Today is the 149th anniversary of my grandfather’s birth.
William Alexander Higgins was born in Iron Gate, Virginia on May 22, 1868.
He was 51 when his last child, my mother, was born and 84 when I was born. I was 15 months old when he died, so I have virtually no memory of him.
I have seen few pictures of him, and only have one; a copy of a photograph taken when he was a young man.
I’ve been told he was rather fond of me and remarked to my grandmother as to the fact I was “the prettiest baby,” but I assume he was partial to all 40 of his grandchildren/
I’ve never heard my mother or her sisters say a negative word about the man.
He was married twice. His first wife left him for another man in 1912 and “saddled” him with three children – an act unheard of in the Appalachian holler where he spent most of his life.
He met and married my Grandmother, a widow with six children, in 1913. They were married for 40 years before his arteriosclerosis got the best of him.
I say, met and married, but in reality, they must have known one another for quite some time as they were second cousins.
When he was born, Virginia had not been readmitted to the Union following the Civil War; he was a child of Reconstruction – three of my grandparents were.
The year he was born, the typewriter was “perfected” by Christopher Sholes and Edison applied for a patent on the first electronic voting machine.
George Westinghouse came UP with the air-brake, and the Brits used traffic lights for the first time.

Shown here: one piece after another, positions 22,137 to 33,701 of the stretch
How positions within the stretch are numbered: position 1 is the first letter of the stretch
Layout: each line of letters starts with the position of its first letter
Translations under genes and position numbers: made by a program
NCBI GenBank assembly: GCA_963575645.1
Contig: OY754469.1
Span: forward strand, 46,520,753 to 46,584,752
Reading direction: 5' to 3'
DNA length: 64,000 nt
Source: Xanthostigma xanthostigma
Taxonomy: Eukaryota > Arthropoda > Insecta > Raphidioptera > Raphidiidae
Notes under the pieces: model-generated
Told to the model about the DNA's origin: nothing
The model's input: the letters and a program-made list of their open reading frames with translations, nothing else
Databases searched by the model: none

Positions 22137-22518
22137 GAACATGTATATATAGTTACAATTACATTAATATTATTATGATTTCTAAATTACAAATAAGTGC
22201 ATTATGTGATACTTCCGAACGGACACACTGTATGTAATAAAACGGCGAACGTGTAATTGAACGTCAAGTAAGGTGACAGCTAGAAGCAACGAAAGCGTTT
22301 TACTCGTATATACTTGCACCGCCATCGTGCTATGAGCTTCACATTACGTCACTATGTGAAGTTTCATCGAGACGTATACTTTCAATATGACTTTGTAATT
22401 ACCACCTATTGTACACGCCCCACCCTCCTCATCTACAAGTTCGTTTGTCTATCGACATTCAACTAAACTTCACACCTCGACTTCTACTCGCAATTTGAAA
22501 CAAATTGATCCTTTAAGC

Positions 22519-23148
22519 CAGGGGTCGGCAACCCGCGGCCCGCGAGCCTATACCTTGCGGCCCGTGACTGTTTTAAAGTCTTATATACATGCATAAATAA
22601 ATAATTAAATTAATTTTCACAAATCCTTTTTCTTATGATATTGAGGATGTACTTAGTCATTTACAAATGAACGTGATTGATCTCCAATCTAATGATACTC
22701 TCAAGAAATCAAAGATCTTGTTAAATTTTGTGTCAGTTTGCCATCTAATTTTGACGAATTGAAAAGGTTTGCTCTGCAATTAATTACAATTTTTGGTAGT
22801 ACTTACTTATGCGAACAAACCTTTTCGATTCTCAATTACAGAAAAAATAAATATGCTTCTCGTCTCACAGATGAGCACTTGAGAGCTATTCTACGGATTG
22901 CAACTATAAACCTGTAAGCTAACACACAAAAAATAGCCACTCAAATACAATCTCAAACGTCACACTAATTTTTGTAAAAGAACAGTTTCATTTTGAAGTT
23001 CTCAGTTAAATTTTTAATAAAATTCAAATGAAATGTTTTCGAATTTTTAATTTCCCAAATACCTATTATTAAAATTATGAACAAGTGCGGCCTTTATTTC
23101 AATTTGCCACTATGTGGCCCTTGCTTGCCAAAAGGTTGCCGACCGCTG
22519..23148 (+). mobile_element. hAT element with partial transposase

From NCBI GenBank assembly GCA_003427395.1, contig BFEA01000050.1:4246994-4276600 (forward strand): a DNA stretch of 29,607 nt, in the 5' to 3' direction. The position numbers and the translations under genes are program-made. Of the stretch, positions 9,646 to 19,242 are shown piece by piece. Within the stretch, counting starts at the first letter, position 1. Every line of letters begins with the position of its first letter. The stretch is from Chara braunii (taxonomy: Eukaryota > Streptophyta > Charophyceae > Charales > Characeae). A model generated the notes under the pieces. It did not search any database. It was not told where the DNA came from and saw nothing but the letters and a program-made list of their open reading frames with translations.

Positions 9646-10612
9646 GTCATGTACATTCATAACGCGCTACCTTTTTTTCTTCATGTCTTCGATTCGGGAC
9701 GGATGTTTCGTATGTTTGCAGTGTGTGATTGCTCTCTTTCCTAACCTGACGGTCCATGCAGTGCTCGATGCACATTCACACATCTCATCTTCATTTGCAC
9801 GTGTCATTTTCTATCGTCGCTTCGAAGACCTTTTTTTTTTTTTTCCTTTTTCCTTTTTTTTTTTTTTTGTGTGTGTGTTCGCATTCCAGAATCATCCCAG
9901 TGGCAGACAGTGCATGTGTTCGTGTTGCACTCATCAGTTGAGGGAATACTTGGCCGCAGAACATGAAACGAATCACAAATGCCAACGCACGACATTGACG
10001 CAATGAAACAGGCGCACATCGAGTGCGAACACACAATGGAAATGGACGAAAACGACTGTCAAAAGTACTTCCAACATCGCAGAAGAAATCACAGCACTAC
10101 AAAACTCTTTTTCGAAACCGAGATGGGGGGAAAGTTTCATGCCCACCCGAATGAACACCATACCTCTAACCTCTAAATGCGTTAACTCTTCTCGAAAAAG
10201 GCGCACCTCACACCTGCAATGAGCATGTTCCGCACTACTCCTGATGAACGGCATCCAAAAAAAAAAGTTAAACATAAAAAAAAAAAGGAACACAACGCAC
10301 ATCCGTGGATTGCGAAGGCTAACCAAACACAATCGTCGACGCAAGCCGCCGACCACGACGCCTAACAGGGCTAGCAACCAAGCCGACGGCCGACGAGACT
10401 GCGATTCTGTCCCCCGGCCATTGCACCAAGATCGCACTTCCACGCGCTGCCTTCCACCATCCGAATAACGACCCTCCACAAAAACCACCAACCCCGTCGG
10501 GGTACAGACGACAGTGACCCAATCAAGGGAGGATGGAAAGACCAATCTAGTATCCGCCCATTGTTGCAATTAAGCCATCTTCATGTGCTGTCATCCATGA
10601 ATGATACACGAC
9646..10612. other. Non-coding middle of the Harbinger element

Multiple Sclerosis was discovered and named, and an element later called helium was first detected in the Sun’s chromospheres during a total eclipse in India. The Frenchman who discovered it thought he was looking at sodium, so it went unnamed for a decade or so more.
Grandpa would not have cared; he was glad the sun came UP every day and thankful for what the wonders of the earth gave him.
He was too old to go to battle during the Great War, and far too old with far too many children when WW II rolled around.
He worked most of his life.
He farmed as well as worked for the B & O Railroad as night watchman.
He grew, raised, slaughtered, and cured everything the family ate.
He brought UP three sons and nine daughters in a home without indoor plumbing and electricity.
He never owned a car.
He never owned a television.
He never had a phone.
In today’s world, with so much we take for granted, I am amazed at how different his life was than mine is today, yet he’s technically only a generation away.
I wonder what he would think of us today.